Sometimes I have loved the peacefulness of an ordinary Sunday. It is like standing in a newly planted garden after a warm rain. You can feel the silent and invisible life. All it needs from you is that you take care not to trample on it.
“You think I don’t know how to be poor? I done it all my life.” And still it shames me to think that I will leave you and your mother so naked to the world—dear Lord, I think, spare them that blessing.
You have begun palling around with a chap you found at school, a freckly little Lutheran named Tobias, a pleasant child. You seem to be spending half your time at his house. We think that is very good for you, but we miss you something terrible. Tonight you are camping out in his backyard, which is just across the street and a few houses down. Supper without you tonight, a melancholy prospect.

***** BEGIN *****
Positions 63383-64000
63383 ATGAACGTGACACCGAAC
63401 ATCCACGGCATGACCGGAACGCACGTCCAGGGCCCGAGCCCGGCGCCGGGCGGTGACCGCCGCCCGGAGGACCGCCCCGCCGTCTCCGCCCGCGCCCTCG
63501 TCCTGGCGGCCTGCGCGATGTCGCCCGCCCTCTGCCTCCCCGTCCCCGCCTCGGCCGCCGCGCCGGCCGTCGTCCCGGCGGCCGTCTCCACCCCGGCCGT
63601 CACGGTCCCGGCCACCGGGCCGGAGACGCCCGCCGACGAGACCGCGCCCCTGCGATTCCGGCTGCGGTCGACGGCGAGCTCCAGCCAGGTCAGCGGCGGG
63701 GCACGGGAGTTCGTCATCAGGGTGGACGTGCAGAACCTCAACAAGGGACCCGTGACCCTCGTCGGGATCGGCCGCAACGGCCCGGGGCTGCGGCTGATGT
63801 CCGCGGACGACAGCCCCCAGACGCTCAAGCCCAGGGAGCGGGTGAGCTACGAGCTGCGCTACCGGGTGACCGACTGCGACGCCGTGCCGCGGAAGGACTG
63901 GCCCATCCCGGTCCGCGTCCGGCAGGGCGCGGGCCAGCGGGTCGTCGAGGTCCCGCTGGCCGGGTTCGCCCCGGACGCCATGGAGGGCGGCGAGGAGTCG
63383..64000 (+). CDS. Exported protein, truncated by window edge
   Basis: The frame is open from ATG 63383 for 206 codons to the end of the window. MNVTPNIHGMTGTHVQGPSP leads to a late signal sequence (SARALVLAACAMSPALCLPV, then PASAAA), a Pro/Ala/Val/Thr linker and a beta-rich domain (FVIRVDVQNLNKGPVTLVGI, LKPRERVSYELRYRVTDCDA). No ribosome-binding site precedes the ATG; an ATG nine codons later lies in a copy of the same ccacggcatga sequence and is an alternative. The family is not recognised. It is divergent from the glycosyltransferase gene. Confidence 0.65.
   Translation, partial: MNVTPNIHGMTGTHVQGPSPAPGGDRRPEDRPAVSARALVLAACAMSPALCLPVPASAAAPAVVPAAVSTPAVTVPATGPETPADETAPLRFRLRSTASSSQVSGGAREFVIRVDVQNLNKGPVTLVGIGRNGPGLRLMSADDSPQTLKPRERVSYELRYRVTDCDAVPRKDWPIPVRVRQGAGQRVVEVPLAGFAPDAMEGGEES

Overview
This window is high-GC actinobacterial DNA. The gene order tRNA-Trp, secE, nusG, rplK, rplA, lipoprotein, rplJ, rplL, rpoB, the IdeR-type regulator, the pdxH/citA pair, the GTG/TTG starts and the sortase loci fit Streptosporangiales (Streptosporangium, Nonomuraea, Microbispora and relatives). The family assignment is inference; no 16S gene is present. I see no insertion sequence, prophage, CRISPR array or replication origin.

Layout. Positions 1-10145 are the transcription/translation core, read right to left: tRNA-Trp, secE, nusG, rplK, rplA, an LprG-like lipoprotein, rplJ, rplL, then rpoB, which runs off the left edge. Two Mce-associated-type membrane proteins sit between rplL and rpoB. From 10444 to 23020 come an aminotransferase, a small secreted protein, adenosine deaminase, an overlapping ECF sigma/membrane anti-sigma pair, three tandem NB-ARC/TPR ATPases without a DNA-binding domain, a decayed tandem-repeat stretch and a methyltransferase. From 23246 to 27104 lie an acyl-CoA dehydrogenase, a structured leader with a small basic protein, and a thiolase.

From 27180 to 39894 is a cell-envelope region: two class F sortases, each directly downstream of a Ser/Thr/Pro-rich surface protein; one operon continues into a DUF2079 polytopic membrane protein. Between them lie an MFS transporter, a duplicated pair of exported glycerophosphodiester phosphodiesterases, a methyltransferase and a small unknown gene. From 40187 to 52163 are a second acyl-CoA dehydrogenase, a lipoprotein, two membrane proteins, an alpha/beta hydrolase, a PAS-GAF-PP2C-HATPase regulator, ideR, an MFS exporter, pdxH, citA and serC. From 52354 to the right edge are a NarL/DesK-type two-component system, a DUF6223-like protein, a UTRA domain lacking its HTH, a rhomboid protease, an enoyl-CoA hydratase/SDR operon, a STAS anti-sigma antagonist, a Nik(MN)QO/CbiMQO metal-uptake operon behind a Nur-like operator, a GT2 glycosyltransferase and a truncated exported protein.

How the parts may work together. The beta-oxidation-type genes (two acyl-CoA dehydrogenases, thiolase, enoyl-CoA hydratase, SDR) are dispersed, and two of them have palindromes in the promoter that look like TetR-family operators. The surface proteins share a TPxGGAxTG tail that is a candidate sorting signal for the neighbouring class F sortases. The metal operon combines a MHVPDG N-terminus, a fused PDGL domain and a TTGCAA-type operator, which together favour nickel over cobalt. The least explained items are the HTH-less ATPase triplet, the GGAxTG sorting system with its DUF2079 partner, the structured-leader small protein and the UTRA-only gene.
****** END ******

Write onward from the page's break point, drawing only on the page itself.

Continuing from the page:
I’ve developed a great reputation for wisdom by ordering more books than I ever had time to read, and reading more books, by far, than I learned anything useful from, except, of course, that some very tedious gentlemen have written books.